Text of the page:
4 Things to Know When Hiring Contractors

How many homeowners don’t dream of remodeling at least one area of their home after years of living in the same surroundings? After a while, things just seem to get outdated or worn and perhaps the family has grown enough to warrant an extra bedroom. Sometimes, you simply want to enjoy an open space environment, so a wall is removed here and there to bring the kitchen, dining, and living rooms together into one large and airy room.

If you are in the market for a contractor to do any amount of remodeling or construction on your home, there are several things you should consider before making your final choice. Here are just four of those things which could prove to make the difference between total satisfaction and a day in court.

1. Always Get References and Reviews

It’s finally time to choose the contractor but you are wondering just where to begin. An online search will yield multiple names, but can you always believe what they say on their website? Ask for references and don’t be afraid to check them out. While you may be given a list of the ‘good,’ what about the bad and ugly?

A Google search will also bring up any negative press if it’s out there so just search for customer reviews with the name of the contractor and if there are a number of negative reviews, it may be better to move onto the next contractor on your list.

2. Check Their Credentials Carefully

There are two areas of concern here, one being licensure and the other insurance coverage. It is important to know what the licensing laws are in your state, if there are any, prior to signing a contract because you could have your entire project halted midstream if your contractor isn’t properly licensed per your state’s laws. Also, both you and the contractor could be imposed huge fines. Licenses are needed in all states for residential contractors, but the size (in dollar amount) of the job may be a loophole through which an unlicensed contractor may try to slip through.

Even if your remodeling job is under your state’s minimum for being licensed, it is in your best interest to run with a contractor who is duly licensed and insured. In this way you know they have met your state’s professional requirements and have the credentials to back them up. You will also want to adequately check their insurance coverage prior to hiring them and here again, each state has minimum insurance requirements for such things as liability.  With affordable contractors insurance readily available, this should not be something that your contractor scrapes on.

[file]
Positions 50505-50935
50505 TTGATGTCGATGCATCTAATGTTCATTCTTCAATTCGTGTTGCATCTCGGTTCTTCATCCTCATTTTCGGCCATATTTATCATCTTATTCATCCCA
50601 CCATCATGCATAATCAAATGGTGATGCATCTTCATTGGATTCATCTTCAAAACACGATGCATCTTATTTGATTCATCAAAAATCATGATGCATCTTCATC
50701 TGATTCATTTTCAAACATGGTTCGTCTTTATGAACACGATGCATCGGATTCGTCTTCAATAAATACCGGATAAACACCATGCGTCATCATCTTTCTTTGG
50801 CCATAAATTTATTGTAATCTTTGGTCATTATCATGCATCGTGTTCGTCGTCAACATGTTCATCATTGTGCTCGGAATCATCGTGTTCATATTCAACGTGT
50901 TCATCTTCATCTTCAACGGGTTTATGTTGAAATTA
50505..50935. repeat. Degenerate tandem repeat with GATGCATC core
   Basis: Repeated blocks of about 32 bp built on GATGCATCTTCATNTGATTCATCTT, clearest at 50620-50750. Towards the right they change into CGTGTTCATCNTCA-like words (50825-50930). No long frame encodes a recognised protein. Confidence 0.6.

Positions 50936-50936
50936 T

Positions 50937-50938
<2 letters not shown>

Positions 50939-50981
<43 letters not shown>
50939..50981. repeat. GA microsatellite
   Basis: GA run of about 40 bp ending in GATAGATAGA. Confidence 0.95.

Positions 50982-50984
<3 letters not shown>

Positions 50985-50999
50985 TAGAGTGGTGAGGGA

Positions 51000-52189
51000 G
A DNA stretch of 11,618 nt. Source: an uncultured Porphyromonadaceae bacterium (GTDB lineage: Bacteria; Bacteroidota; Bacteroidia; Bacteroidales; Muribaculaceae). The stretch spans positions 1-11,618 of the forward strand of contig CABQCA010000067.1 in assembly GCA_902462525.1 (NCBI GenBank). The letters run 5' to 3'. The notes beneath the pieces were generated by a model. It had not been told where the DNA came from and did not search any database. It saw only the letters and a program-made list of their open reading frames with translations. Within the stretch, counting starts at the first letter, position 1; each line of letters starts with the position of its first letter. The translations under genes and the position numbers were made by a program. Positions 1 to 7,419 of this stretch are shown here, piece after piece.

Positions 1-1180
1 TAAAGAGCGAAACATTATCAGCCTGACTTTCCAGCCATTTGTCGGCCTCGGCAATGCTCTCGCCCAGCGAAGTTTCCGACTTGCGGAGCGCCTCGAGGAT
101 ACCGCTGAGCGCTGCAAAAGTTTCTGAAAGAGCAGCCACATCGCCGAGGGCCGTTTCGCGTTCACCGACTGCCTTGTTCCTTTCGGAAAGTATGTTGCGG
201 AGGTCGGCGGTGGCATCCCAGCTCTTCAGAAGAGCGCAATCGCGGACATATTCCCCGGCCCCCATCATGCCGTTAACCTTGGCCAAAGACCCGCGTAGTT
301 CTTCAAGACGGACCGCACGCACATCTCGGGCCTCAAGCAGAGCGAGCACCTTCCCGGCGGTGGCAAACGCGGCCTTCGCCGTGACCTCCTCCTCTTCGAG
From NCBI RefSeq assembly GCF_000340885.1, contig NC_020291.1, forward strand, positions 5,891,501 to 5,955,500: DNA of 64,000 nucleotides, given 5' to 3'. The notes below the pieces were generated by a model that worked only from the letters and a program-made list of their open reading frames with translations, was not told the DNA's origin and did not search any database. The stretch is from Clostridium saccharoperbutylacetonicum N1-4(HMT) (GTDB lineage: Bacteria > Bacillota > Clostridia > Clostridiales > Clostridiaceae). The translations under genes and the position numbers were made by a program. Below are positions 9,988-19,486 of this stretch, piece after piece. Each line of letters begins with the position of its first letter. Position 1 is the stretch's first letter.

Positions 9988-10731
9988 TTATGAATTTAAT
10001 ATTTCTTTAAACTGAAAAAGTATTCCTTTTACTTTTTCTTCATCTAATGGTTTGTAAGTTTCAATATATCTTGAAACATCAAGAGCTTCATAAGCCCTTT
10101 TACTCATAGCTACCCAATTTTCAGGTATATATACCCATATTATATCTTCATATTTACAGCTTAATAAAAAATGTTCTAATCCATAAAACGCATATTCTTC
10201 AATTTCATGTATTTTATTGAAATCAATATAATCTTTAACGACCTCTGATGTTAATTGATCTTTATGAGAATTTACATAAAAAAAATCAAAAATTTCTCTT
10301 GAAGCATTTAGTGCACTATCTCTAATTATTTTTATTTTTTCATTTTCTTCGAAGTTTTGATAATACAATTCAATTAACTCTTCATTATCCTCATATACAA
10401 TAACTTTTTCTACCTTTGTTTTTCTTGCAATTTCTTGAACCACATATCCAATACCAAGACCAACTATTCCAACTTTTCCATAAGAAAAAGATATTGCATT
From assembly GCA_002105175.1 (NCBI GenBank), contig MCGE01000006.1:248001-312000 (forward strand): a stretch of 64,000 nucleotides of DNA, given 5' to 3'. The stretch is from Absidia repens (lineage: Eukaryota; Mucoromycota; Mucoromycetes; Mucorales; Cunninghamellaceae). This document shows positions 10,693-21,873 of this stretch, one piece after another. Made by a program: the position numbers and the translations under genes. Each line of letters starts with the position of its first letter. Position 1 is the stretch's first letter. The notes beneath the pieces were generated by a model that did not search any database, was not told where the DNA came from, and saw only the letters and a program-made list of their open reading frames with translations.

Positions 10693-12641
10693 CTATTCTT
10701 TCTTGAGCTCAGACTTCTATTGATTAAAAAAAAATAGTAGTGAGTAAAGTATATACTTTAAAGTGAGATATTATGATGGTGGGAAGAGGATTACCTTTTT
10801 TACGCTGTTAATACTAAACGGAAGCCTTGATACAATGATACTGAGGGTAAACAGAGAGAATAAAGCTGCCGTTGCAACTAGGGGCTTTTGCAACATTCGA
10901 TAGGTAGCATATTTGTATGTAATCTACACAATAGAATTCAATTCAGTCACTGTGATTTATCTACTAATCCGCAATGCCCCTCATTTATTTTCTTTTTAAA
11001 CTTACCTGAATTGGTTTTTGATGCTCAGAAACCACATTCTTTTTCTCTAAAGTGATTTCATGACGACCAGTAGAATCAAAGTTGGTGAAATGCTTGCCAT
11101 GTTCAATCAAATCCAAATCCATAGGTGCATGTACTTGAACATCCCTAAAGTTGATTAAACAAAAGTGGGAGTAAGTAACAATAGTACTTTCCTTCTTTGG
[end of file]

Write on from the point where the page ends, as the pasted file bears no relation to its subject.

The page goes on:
3. The Services They Provide

Just because a construction company has a list of services on their website, this does not mean that they will be solely responsible for providing each of these.  Many companies will subcontract the work to other companies.  This isn’t a bad thing, but it is important to find out which services they outsource, who they are outsourcing too, and their reasons for it.  With this list at hand, you can perform the checks mentioned above to ensure that everything is above board and that insurance is already in place.

While doing this, it’s also a good idea to inquire about the warranties that come with your work.  A more expensive contractor that provides a longer warranty period may be worth the extra expense.

4. Contracts You Are Asked to Sign

Many homeowners understand that they will be asked to sign a binding contract but are unaware of the stipulations and clauses they should beware of. Before signing any contractual agreement, always read the fine print and read it again. Make sure you fully understand every clause, no matter how seemingly irrelevant it is. Once you have signed that contract, you will probably be responsible for the agreed upon amount no matter how discontented you may be if the contractor met all the stated agreements.

Sub-par contractors are out there and, of course, they won’t tell you that they cut corners to raise their profit margin. That is something you have to look for when vetting them, checking their credentials and in reading the verbiage of the contract. If something doesn’t feel right or has an odd ring to it, always check with your attorney before signing away your bank account! You would be amazed at what you can find in the fine print if you take the time to really read it.

So, don’t get ahead of yourself because the time for that new kitchen or guest room has long since passed. It pays to know who you are hiring to do the job, or you could be biting off more than you had bargained for.

 

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